Watch: Thompson Vs. MP40 Shootout

The American Thompson SMG and the German MP40 went against one another on both the Western and Eastern Fronts in World War II. The United States used the Thompson as its standard SMG for the bulk of the conflict while the Red Army made use of several that they had acquired under lend-Lease.


The MP-40 – Photo credit

The MP40 submachine gun was made to use with the 9x19mm Parabellum cartridge. This submachine gun was developed in Germany by the Nazis and the Axis powers used these guns extensively throughout World War 2.

These guns were designed by Heinrich Vollmer in 1938, he got the inspiration for them from the MP38 (its predecessor). The MP40 was used throughout the German army, by paratroopers, platoon leaders, infantrymen and squad leaders on both the Western and Eastern fronts.

It was designed with more modern features that were far more advanced than anything that had come before; this made it hugely popular with both German soldiers and countries around the world (following the end of the War). It was commonly called the ‘Schmeisser’ by the Allies; this was an incorrect name as Hugo Schmeisser had zero involvement in this gun, neither in its design nor in its production.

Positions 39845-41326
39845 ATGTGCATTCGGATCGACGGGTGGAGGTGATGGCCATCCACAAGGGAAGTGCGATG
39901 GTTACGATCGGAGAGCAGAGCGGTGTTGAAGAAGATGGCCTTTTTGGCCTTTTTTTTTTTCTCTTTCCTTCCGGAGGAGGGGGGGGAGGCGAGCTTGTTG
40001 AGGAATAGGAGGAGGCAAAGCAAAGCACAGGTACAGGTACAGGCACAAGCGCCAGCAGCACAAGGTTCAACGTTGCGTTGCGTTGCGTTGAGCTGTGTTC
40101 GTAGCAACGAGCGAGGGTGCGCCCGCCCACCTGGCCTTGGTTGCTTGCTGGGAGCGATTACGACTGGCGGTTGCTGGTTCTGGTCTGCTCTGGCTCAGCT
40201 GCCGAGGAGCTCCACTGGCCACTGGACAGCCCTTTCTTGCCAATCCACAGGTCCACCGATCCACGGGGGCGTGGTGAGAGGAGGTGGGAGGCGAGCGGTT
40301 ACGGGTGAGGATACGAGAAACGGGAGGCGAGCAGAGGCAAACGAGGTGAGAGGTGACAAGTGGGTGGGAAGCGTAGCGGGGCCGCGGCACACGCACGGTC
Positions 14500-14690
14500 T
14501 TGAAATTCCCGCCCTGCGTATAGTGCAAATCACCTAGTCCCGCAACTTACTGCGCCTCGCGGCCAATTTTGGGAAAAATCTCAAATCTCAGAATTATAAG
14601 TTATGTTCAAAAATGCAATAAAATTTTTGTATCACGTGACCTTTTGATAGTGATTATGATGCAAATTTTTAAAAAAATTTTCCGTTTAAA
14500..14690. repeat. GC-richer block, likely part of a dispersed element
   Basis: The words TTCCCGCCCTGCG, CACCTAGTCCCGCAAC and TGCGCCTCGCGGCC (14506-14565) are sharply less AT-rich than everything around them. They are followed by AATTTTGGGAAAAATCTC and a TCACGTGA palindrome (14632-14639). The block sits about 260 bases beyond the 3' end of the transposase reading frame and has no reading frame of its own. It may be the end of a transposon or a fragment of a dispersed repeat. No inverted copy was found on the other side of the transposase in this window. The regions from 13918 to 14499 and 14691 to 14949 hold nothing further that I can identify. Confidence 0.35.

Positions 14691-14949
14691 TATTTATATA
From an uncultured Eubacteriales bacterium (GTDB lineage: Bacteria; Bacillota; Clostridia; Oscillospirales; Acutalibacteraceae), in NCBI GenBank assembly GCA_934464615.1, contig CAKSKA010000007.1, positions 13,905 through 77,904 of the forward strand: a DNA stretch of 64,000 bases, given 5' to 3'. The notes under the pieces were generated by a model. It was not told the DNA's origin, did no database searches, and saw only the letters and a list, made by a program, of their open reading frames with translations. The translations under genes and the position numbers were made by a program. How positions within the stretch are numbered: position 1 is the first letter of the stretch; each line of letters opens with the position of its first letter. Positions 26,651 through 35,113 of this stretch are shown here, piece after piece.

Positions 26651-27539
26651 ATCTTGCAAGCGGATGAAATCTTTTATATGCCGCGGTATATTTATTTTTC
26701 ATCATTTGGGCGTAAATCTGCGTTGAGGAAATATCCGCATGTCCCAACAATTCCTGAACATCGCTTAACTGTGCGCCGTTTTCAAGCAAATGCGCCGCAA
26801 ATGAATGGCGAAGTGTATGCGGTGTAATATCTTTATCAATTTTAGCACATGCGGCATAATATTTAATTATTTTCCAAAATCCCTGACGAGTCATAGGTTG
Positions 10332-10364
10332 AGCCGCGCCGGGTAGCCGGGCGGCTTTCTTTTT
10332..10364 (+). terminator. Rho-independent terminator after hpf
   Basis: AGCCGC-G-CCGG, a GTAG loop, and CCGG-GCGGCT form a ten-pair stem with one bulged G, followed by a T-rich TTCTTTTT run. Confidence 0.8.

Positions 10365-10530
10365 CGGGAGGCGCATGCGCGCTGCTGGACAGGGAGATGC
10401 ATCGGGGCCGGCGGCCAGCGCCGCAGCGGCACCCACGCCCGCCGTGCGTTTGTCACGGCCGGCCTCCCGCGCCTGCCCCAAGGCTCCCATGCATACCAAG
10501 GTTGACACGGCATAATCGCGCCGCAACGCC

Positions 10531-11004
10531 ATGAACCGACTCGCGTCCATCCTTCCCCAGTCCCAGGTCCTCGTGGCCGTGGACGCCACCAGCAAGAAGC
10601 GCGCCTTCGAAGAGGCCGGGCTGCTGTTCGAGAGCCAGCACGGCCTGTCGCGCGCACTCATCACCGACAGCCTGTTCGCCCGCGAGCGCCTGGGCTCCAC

Between 1940 and 1945 it is estimated that approximately 1.1 million of these MP40’s were manufactured – all made by Erma Weke.

Thompson Submachine Gun

Submachine gun M1928 Thompson
Submachine gun M1928 Thompson – Photo credit

The M1921, as it was renamed, was the very first model produced and this was done in 1921 by Colt. The weapon was super impressive for its time and could easily fire 800 rounds per minute using .45 caliber bullets. A total of 15.000 guns were produced. Sales did not go well even though the gun was an impressive weapon to use in these times.

A better, more improved version was created to try and boost sales and create more demand – this was the M1928, and was considered one of the best guns made to date, yet sales were still very poor. The biggest issue that was found with the Tommy gun was the price asked for; it cost $200 for an M1928 (approx $2,300 in today’s market).

Joris Nieuwint

Joris Nieuwint is a battlefield guide for the Operation Market Garden area. His primary focus is on the Allied operations from September 17th, 1944 onwards. Having lived in the Market Garden area for 25 years, he has been studying the events for nearly as long. He has a deep understanding of the history and a passion for sharing the stories of the men who are no longer with us.